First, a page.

Look, if there is some information that warrants an investigation, you’ve got to do it. But I’ve got to tell you, what I’ve seen from the beginning to today, and the things that I kind of know, is that it’s beginning to look like it’s a political investigation versus a legitimate investigation. To say there’s a noncooperation by the Attorney General’s office, which has given out over 30,000 documents to the Sheriff and the County Attorney? There has never been a request that’s been denied for an interview from anybody taken before the grand jury. That’s full cooperation. What are they complaining about?
I’ve also got to ask you about Dennis Wilenchik going after New Times for revealing Sheriff Joe’s address online in a John Dougherty column three years ago. You think that’s kosher?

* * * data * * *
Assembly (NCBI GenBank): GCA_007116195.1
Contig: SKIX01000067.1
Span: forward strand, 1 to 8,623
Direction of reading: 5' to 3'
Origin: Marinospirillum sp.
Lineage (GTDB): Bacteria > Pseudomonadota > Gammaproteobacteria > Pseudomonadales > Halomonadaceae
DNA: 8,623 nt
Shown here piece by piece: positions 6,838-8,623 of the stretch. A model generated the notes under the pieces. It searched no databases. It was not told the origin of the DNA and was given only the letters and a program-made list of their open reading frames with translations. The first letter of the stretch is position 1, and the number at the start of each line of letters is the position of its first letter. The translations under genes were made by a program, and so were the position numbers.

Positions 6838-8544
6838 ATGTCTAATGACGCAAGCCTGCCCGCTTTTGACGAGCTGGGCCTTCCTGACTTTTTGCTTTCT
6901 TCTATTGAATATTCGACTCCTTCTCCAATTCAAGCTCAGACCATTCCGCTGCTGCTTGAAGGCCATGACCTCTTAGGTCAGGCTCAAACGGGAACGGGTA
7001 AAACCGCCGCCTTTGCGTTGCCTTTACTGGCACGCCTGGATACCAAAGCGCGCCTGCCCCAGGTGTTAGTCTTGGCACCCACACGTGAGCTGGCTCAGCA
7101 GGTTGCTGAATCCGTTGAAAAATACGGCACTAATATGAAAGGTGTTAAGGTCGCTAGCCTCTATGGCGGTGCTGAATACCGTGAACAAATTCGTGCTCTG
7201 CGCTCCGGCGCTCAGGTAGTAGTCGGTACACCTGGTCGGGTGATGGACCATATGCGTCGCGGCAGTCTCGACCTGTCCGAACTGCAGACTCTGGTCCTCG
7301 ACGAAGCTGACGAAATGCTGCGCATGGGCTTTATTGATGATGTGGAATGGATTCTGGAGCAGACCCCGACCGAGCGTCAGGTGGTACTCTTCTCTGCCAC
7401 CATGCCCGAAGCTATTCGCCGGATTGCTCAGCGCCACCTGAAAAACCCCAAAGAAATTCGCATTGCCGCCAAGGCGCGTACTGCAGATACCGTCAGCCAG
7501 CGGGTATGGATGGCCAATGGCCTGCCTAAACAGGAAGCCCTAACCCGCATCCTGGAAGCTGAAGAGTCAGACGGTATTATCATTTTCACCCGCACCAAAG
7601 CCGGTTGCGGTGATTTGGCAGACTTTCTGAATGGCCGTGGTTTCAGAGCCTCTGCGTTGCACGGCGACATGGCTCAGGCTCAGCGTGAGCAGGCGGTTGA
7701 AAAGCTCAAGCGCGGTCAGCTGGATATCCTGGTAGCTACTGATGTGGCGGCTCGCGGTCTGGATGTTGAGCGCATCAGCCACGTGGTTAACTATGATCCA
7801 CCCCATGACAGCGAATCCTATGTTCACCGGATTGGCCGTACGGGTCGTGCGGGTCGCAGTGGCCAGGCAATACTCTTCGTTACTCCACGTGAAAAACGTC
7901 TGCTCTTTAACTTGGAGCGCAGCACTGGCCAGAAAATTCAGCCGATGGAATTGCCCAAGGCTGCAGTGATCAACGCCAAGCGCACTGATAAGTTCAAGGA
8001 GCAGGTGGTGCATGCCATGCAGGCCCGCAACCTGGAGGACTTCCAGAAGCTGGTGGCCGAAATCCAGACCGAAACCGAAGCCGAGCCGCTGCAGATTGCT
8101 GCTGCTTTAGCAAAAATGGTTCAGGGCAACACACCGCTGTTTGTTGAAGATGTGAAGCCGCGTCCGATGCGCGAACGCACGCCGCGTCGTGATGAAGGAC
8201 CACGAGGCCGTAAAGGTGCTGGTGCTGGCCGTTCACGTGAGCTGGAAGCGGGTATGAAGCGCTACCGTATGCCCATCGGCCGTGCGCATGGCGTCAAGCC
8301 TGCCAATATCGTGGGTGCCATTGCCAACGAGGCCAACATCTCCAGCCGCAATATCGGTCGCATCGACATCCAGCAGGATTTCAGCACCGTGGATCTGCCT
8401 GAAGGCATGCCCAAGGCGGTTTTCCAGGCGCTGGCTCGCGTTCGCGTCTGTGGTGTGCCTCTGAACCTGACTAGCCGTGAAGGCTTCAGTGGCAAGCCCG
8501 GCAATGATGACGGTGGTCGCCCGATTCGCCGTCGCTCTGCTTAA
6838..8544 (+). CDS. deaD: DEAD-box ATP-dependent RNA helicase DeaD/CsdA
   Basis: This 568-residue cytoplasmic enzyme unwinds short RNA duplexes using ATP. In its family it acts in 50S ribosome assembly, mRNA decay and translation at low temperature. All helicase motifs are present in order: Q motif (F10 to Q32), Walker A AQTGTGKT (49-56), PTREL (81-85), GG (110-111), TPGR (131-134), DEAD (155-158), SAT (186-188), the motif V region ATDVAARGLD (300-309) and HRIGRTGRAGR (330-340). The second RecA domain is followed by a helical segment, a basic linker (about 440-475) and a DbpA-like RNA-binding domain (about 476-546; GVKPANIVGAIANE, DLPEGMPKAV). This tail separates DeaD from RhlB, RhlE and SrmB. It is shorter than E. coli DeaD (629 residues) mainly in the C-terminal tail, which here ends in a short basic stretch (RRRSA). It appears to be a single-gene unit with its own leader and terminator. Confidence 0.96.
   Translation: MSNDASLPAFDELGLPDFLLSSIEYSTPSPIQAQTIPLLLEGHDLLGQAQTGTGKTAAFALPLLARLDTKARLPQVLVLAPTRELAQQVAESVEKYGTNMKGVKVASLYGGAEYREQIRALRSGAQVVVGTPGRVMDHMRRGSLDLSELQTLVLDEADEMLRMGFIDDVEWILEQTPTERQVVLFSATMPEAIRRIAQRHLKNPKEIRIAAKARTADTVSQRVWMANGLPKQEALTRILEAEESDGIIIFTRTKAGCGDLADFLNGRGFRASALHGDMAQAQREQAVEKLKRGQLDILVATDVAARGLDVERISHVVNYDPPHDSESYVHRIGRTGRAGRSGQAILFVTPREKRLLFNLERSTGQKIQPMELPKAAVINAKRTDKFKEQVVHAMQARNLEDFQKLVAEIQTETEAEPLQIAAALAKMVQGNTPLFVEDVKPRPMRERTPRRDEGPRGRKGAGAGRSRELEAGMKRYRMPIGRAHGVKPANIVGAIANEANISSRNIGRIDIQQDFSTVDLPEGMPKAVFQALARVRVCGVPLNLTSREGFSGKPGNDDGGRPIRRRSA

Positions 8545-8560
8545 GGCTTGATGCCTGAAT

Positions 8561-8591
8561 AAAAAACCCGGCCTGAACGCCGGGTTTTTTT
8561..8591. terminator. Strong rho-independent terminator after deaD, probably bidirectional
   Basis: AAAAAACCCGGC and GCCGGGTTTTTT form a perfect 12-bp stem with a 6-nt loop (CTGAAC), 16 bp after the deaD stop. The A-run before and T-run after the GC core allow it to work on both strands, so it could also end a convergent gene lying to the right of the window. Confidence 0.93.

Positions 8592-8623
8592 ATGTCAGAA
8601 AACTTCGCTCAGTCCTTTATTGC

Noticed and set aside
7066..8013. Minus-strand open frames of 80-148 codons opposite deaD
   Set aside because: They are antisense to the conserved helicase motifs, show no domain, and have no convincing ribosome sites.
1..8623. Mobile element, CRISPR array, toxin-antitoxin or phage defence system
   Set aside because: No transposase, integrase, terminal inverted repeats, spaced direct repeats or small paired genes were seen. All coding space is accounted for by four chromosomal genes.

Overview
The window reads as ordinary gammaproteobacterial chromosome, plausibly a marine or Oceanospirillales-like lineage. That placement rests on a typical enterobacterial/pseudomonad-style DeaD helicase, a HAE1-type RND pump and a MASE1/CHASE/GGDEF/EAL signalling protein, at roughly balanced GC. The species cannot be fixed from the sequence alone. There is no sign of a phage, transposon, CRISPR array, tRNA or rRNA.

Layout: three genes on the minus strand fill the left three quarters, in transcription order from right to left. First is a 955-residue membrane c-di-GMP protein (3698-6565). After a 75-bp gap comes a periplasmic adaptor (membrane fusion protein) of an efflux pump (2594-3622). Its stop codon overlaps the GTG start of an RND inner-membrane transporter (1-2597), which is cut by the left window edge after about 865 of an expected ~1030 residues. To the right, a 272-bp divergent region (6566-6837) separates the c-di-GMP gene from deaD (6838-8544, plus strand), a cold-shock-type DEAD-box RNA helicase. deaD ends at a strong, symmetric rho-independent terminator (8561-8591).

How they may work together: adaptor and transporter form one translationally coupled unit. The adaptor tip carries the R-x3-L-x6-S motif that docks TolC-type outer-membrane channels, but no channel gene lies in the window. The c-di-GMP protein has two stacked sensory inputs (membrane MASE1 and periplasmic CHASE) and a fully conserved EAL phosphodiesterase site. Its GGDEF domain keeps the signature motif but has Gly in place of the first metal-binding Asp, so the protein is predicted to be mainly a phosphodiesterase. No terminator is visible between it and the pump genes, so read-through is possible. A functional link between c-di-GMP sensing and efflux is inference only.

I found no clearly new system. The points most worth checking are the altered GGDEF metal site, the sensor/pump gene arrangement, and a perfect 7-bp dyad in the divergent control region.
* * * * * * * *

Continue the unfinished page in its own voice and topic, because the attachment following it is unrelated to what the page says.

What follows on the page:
First of all, on the John Dougherty thing, it’s taken a bit long. That kind of tells me at first blush that when nobody’s willing to go forward with the prosecution this much longer, and trying to have Dennis Wilenchik be the prosecutor on that, I got to tell you, it concerns me. Nobody was willing to do it right off the cuff. If it was a real breach of the law, why wasn’t it immediately filed? Now I’m worried. You wonder with the hiring of Dennis Wilenchik, if it’s more political. They are very close, Joe Arpaio and Andy Thomas.
Why do you think they’re so close, Thomas and Arpaio? They seem like oil and water?